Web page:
The first game in Rio was a huge disappointment. The youngsters played alongside their coach Matthews, then aged 60, the first game against Gama Filho University and were drubbed 8-0.

“That was embarrassing; their ball was different from ours. Our dribbling skills couldn’t get us anywhere. They man marked so tight that we couldn’t manage a single goal. Brazilians meant business; our goalkeeper left the field with swollen hands. He cried. If it was not for Sir Stan things could have been worse,” says Majola.

One of the spectators was the white South African intelligence officer who tracked their every move.

“We were followed but we couldn’t see. The security police followed us from the airport to Brazil, they couldn’t trust black boys… One day, on our way to the hotel, a white Afrikaner man shocked us: ‘Ja (yes), you blacks of South Africa, you stay nice here’,” says Masigo.

Although the boys didn’t do anything to warrant jail back home; they broke the rules of Matthews when he wasn’t looking.

“After the training, when Sir Stan was resting, we were free to go the clubs and beach. There was this Copacabana Beach, the best beach in the world. It was women galore, I sweated as if I was running under the sun,” says Masigo.

The Brazilian women in swimwear mistook the African boys, kitted out in red-and-white tracksuits, for Americans, laughs Masigo.

Majola knows Matthews, a teetotaller and vegetarian, did not approve of these outings.

“Sir Stan taught us life values; from the beginning he said we mustn’t go for girls because they would destroy our football future. He warned us against alcohol,” says Majola.

Soon after Brazil, Matthews returned to England but he left a foundation in Soweto. The team continued playing friendly games, outside the country, in Swaziland and Botswana.

“When we returned from Brazil, the Sunday Times, which was one of our sponsors, reported on our tour and one of the headlines read ‘They are now internationals’. There was so much jealousy from other local teams as a result we were not allowed to affiliate to the local leagues. We played friendlies. Things started to get unfriendly. We can’t be pointing fingers now, maybe it was God’s will. The fact Sir Stan left his country and family to share his football skills with us, we had nothing to offer him in return,” says Majola.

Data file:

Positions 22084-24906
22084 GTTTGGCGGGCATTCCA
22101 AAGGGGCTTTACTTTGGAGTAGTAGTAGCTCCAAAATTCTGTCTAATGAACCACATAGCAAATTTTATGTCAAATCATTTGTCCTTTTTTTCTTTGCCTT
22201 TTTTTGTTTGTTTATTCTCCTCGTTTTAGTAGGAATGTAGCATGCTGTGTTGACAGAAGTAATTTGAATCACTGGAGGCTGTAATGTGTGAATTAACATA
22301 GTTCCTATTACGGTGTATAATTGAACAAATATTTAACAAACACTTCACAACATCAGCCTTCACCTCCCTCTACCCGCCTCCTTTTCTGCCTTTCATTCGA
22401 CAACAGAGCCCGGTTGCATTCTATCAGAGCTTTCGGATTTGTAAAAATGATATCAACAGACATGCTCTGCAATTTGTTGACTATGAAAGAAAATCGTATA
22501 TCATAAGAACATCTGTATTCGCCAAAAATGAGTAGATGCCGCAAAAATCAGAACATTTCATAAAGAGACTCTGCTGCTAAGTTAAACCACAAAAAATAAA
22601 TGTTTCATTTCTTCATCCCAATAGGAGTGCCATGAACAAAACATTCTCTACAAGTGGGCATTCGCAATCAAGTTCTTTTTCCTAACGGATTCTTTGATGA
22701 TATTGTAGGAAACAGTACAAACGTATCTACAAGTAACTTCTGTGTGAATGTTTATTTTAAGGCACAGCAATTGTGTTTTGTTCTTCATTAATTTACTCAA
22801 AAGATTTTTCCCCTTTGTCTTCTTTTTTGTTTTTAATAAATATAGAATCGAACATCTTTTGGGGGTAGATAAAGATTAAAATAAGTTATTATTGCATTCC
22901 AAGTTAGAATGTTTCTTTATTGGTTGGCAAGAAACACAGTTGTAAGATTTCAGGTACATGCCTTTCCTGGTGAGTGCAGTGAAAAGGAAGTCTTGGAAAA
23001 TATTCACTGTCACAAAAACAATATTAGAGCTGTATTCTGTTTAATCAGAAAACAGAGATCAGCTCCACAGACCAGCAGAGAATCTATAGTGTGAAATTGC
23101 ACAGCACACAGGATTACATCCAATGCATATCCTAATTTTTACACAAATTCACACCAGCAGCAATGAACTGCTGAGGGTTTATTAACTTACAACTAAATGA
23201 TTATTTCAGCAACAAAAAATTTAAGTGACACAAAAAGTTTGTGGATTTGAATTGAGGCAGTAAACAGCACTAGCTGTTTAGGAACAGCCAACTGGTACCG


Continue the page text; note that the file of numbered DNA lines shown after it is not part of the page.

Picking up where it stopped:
“I had seen and experienced what football could do for an individual and I wanted others to realize not only the possibilities that football can bring, but to get in touch with the possibilities that lay within themselves, irrespective of how hard and demeaning their lives were. If I could enjoy such benefit from football, I was determined to show others such benefits existed for them as well,” wrote Matthews.

“It would have been easy for Sir Stan to start a commanding club with us but he was threatened against doing that. Every big company wanted to sponsor our team. We were treated well, we had sponsored transport to all our matches,” says Masigo.

The team dissolved and many went to other clubs. One, Vincent Tsie, Masigo’s only schoolmate on the Brazil trip, found the country’s laws unbearable after the Brazil trip and took off.

“After he saw the life in Brazil he refused to stay in the racist South Africa anymore. In 1976, he went to exile in Canada where he died,” says Masigo.

“I was also tempted to leave but I couldn’t do it because I was the eldest of my siblings and couldn’t leave them. I knew what happened to Kalamazoo (Steve Mokone, the first black South African in the European league who died in exile).” Masigo, now a pensioner, still lives in Orlando.

At 50, Matthews played his last professional game for Stoke City, the town of his birth. He died on February 23, 2002, aged 85. In February, Matthews would have been 101 years old.

His contribution to African football is timeless and will never be forgotten in Soweto.

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World’s Highest-Paid Athletes 2019: What Messi, LeBron And Tiger Make





Major League Baseball had a staggering run this year when, over a four-week period, a quartet of its biggest stars—Nolan Arenado, Bryce Harper, Manny Machado and Mike Trout—signed blockbuster, long-term deals worth a combined $1.3 billion. They ranked as four of the biggest playing contracts in the history of sports.

The deals will create generational wealth for their families, but only Trout, ranked 17th with $50.6 million, cracks the top 20 of the world’s highest-paid athletes.